A Thousand Splendid Suns (Page 38)
Jalil had seen her too, if only for a moment. Their eyes had met briefly through a part in the curtains, as they had met many years earlier through a part in another pair of curtains. But then Mariam had quickly closed the curtains. She had sat on the bed, waited for him to leave.
She thought now of the letter Jalil had finally left at her door. She had kept it for days, beneath her pillow, picking it up now and then, turning it over in her hands. In the end, she had shredded it unopened.
And now here she was, after all these years, calling him.
Mariam regretted her foolish, youthful pride now. She wished now that she had let him in. What would have been the harm to let him in, sit with him, let him say what he’d come to say? He was her father. He’d not been a good father, it was true, but how ordinary his faults seemed now, how forgivable, when compared to Rasheed’s malice, or to the brutality and violence that she had seen men inflict on one another.
She wished she hadn’t destroyed his letter.
A man’s deep voice spoke in her ear and informed her that she’d reached the mayor’s office in Herat.
Mariam cleared her throat. "Salaam, brother, I am looking for someone who lives in Herat. Or he did, many years ago. His name is Jalil Khan. He lived in Shar-e-Nau and owned the cinema. Do you have any information as to his whereabouts?"
The irritation was audible in the man’s voice. "This is why you call the mayor’s office?"
Mariam said she didn’t know who else to call. "Forgive me, brother. I know you have important things to tend to, but it is life and death, a question of life and death I am calling about."
"I don’t know him. The cinema’s been closed for many years."
"Maybe there’s someone there who might know him, someone – "
"There is no one."
Mariam closed her eyes. "Please, brother. There are children involved. Small children."
A long sigh.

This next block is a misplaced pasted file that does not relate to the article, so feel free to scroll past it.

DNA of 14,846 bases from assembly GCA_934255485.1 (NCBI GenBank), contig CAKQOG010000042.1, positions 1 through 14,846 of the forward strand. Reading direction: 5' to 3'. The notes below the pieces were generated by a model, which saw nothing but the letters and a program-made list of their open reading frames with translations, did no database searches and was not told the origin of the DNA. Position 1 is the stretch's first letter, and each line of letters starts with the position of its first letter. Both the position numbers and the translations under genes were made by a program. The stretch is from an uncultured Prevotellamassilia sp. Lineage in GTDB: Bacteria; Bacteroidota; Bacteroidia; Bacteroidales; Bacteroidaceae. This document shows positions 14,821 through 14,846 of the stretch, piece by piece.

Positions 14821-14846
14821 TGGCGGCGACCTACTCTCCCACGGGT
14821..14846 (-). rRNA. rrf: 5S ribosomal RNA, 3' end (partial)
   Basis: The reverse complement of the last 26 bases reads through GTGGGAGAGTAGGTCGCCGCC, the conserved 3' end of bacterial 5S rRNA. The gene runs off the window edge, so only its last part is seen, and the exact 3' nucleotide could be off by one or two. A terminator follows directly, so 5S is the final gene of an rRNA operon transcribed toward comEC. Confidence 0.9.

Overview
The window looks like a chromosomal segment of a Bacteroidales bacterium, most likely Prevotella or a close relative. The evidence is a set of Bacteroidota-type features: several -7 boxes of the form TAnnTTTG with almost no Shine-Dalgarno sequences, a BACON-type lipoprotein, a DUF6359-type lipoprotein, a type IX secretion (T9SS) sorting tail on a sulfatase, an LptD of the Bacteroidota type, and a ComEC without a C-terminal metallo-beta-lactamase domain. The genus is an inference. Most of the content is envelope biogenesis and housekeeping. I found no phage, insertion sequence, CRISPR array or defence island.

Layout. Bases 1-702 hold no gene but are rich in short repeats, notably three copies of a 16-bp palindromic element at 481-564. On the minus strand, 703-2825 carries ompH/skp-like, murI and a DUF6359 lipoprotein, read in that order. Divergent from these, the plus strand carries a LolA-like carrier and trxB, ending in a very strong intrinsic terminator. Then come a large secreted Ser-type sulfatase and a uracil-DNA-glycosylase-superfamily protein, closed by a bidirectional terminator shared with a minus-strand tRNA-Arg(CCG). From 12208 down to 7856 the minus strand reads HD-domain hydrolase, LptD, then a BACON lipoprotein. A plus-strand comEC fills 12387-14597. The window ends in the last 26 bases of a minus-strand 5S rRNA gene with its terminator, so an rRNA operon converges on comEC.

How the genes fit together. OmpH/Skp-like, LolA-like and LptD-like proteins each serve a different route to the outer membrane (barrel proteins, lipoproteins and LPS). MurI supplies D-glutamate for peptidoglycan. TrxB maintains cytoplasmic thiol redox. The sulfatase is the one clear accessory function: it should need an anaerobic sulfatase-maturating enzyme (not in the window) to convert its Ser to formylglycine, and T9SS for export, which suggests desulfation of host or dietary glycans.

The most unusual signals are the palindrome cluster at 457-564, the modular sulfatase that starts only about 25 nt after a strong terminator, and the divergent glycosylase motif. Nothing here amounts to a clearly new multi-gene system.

"Maybe someone there – "
"There’s a groundskeeper here. I think he’s lived here all of his life."
"Yes, ask him, please."
"Call back tomorrow."
Mariam said she couldn’t. "I have this phone for five minutes only. I don’t – "
There was a click at the other end, and Mariam thought he had hung up. But she could hear footsteps, and voices, a distant car horn, and some mechanical humming punctuated by clicks, maybe an electric fan. She switched the phone to her other ear, closed her eyes.
She pictured Jalil smiling, reaching into his pocket.
Ah. Of course. Well. Here then. Without further ado . . .
A leaf-shaped pendant, tiny coins etched with moons and stars hanging from it.
Try it on, Mariam jo.
What do you think?
I think you look like a queen.
A few minutes passed. Then footsteps, a creaking sound, and a click. "He does know him."
"It’s what he says."
"Where is he?" Mariam said. "Does this man know where Jalil Khan is?"
There was a pause. "He says he died years ago, back in 1987."
Mariam’s stomach fell. She’d considered the possibility, of course. Jalil would have been in his mid- to late seventies by now, but . . .
He was dying then. He had driven all the way from Herat to say good-bye.
She moved to the edge of the balcony. From up here, she could see the hotel’s once-famous swimming pool, empty and grubby now, scarred by bullet holes and decaying tiles. And there was the battered tennis court, the ragged net lying limply in the middle of it like dead skin shed by a snake.
"I have to go now," the voice at the other end said.
"I’m sorry to have bothered you," Mariam said, weeping soundlessly into the phone. She saw Jalil waving to her, skipping from stone to stone as he crossed the stream, his pockets swollen with gifts. All the times she had held her breath for him, for God to grant her more time with him.
"Thank you," Mariam began to say, but the man at the other end had already hung up.